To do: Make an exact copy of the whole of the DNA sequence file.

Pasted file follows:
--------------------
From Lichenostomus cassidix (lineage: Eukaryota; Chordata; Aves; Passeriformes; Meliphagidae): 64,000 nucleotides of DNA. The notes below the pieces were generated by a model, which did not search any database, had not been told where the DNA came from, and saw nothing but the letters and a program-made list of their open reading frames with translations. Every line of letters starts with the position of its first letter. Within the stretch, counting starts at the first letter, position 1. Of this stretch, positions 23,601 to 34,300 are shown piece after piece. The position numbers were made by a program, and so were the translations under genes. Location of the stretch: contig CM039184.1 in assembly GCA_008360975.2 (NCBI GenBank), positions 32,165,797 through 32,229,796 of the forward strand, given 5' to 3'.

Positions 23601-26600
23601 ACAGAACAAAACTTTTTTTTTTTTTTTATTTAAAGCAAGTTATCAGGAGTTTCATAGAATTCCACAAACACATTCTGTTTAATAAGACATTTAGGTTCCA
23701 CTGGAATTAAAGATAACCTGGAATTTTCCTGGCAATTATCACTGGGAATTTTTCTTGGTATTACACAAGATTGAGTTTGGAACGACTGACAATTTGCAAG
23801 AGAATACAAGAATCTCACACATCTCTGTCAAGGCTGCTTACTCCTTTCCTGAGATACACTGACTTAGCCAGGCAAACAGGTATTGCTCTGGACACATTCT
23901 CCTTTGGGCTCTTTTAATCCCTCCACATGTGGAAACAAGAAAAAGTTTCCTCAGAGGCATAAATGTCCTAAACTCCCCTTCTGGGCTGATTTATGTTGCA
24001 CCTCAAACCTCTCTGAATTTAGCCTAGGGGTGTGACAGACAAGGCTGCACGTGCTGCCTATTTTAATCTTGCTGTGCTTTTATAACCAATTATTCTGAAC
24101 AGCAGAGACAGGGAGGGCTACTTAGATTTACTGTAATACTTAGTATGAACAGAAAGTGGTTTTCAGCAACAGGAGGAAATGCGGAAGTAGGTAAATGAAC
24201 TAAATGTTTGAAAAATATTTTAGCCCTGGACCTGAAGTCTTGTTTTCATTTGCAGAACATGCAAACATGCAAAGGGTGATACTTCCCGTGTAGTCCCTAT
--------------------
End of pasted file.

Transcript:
From Lichenostomus cassidix (lineage: Eukaryota; Chordata; Aves; Passeriformes; Meliphagidae): 64,000 nucleotides of DNA. The notes below the pieces were generated by a model, which did not search any database, had not been told where the DNA came from, and saw nothing but the letters and a program-made list of their open reading frames with translations. Every line of letters starts with the position of its first letter. Within the stretch, counting starts at the first letter, position 1. Of this stretch, positions 23,601 to 34,300 are shown piece after piece. The position numbers were made by a program, and so were the translations under genes. Location of the stretch: contig CM039184.1 in assembly GCA_008360975.2 (NCBI GenBank), positions 32,165,797 through 32,229,796 of the forward strand, given 5' to 3'.

Positions 23601-26600
23601 ACAGAACAAAACTTTTTTTTTTTTTTTATTTAAAGCAAGTTATCAGGAGTTTCATAGAATTCCACAAACACATTCTGTTTAATAAGACATTTAGGTTCCA
23701 CTGGAATTAAAGATAACCTGGAATTTTCCTGGCAATTATCACTGGGAATTTTTCTTGGTATTACACAAGATTGAGTTTGGAACGACTGACAATTTGCAAG
23801 AGAATACAAGAATCTCACACATCTCTGTCAAGGCTGCTTACTCCTTTCCTGAGATACACTGACTTAGCCAGGCAAACAGGTATTGCTCTGGACACATTCT
23901 CCTTTGGGCTCTTTTAATCCCTCCACATGTGGAAACAAGAAAAAGTTTCCTCAGAGGCATAAATGTCCTAAACTCCCCTTCTGGGCTGATTTATGTTGCA
24001 CCTCAAACCTCTCTGAATTTAGCCTAGGGGTGTGACAGACAAGGCTGCACGTGCTGCCTATTTTAATCTTGCTGTGCTTTTATAACCAATTATTCTGAAC
24101 AGCAGAGACAGGGAGGGCTACTTAGATTTACTGTAATACTTAGTATGAACAGAAAGTGGTTTTCAGCAACAGGAGGAAATGCGGAAGTAGGTAAATGAAC
24201 TAAATGTTTGAAAAATATTTTAGCCCTGGACCTGAAGTCTTGTTTTCATTTGCAGAACATGCAAACATGCAAAGGGTGATACTTCCCGTGTAGTCCCTAT